• Learn your team’s strengths and Genius Zone activities. This will help you pair the right person with the right projects, enabling them to shine.
  • Give your team options rather than directives. 

If you’re an individual contributor:

  • Learn your strengths and Genius Zone activities so you can make intentional requests for new projects or opportunities.
  • Talk with your manager about projects that align with your interests and your professional goals.
  • Recommend new tools, methods, or processes to your team or manager. 

The future of work is sustainable.

Our research links a sustainable work culture with more engagement, retention, performance, productivity, innovation, and revenue. In some ways, the future of work is already here. The highest performing companies are already hard at work creating sustainable workplaces, but there’s still work to be done to ensure that it's evenly distributed. 

The companies that aren’t actively investing in their culture are leaving a ton of value on the table and gambling with their futures. 

Download the Report

There’s a lot more that we discovered about the future of work and sustainability - download the full report for a look at how to make your company more sustainable for your team.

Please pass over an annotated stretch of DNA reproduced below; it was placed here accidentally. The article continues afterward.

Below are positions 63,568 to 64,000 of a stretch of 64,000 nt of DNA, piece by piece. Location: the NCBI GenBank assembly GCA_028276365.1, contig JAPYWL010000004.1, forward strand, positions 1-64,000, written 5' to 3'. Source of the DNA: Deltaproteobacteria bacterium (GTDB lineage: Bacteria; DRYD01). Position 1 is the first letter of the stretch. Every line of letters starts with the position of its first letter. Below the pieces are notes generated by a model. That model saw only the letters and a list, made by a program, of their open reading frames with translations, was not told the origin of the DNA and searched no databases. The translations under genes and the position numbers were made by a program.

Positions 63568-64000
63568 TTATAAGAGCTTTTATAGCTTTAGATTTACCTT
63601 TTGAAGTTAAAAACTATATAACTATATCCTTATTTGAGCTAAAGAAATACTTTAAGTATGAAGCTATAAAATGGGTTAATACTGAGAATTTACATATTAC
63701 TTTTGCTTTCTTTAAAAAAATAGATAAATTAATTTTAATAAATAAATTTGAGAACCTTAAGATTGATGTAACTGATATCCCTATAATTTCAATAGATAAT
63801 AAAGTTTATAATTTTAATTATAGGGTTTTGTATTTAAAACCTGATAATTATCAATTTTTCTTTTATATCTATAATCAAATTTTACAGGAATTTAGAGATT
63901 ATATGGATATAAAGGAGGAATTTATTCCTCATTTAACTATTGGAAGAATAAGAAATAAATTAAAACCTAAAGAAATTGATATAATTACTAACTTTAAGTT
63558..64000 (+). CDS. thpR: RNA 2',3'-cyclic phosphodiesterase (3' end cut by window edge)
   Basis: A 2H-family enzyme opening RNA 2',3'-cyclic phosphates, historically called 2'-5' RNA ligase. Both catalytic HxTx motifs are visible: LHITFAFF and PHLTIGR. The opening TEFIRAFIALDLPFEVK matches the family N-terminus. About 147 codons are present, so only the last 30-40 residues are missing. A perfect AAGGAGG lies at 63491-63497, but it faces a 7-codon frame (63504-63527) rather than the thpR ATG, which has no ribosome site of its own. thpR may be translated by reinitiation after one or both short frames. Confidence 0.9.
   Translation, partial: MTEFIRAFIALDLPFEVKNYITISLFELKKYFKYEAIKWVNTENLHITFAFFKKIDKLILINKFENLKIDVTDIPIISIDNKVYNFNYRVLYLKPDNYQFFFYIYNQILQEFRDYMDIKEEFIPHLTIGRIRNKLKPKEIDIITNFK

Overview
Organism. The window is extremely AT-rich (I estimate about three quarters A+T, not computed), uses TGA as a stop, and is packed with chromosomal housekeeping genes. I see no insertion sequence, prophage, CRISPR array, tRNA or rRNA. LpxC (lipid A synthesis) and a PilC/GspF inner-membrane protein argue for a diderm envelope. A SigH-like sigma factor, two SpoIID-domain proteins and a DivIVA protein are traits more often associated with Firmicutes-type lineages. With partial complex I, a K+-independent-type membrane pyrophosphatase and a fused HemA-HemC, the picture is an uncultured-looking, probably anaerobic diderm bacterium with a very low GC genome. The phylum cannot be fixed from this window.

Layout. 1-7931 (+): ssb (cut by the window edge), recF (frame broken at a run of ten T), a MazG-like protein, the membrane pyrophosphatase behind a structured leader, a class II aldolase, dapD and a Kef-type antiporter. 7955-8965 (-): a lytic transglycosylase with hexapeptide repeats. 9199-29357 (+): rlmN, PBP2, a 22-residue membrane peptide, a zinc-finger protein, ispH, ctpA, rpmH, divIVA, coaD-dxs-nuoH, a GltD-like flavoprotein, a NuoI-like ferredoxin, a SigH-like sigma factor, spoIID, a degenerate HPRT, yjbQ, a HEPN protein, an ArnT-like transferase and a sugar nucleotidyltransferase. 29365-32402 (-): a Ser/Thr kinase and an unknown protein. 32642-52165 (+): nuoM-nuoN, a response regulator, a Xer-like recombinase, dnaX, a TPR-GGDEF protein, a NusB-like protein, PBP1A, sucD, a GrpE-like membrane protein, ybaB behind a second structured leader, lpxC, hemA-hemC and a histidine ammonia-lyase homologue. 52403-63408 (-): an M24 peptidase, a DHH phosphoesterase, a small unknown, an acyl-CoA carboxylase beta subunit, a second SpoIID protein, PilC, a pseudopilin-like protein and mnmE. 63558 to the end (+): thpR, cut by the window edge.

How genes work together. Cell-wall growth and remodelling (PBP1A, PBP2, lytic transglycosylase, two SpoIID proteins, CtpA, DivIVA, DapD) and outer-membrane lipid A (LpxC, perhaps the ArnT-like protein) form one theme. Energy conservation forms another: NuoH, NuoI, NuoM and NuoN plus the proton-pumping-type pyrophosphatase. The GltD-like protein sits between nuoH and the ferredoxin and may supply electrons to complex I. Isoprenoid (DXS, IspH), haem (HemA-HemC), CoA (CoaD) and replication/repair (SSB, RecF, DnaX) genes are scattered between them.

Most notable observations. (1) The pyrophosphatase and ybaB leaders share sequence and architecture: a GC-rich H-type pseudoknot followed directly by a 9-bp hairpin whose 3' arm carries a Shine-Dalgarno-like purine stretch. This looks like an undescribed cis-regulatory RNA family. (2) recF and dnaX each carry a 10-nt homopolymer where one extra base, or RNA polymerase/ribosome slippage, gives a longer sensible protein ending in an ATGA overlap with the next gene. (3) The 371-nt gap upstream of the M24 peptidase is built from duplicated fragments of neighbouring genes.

Time is a shared resource. And therefore, a shared problem to solve. We as leaders have a responsibility to help our teams re-work the work day around their needs.

It’s time for a new way of working where time is as dynamic as people are. Because a more human approach is the key to a sustainable future of work. 

Q&A

Are there any integrations or tools from Clockwise for Clickup, similar to Asana?

Not at this moment, but we’re always eager to explore! Let us know what type of integration would be helpful or interesting for you!

How do you inspire your team to participate in celebrating their teammates’ wins? 

It’s important to first understand how each of your teammates prefers working and recognition - maybe one teammate is more extroverted or introverted than the other. One suggestion is to encourage teammates to submit their wins prior to the meeting to alleviate any of the pressure they may feel in the moment! Another suggestion is to have one teammate read aloud a win submitted for another teammate, so everyone is celebrating each other versus themselves. 

I’m a manager that asks my team members to track and report all their tasks and time usage. Does this support a sustainable work environment? 

While this specific correlation was not evaluated as part of our study, we can say asking a team member to track their specific time usage may not be the best way to encourage and promote opportunity in the workplace. This requirement could be felt as micromanagement. However, time tracking is such a great tool to use for gaining awareness and visibility of where time is being spent. Consider using the practice for information gathering rather than closely monitoring your team.

Be sure you make the next Office Hours to ask your own questions by registering here!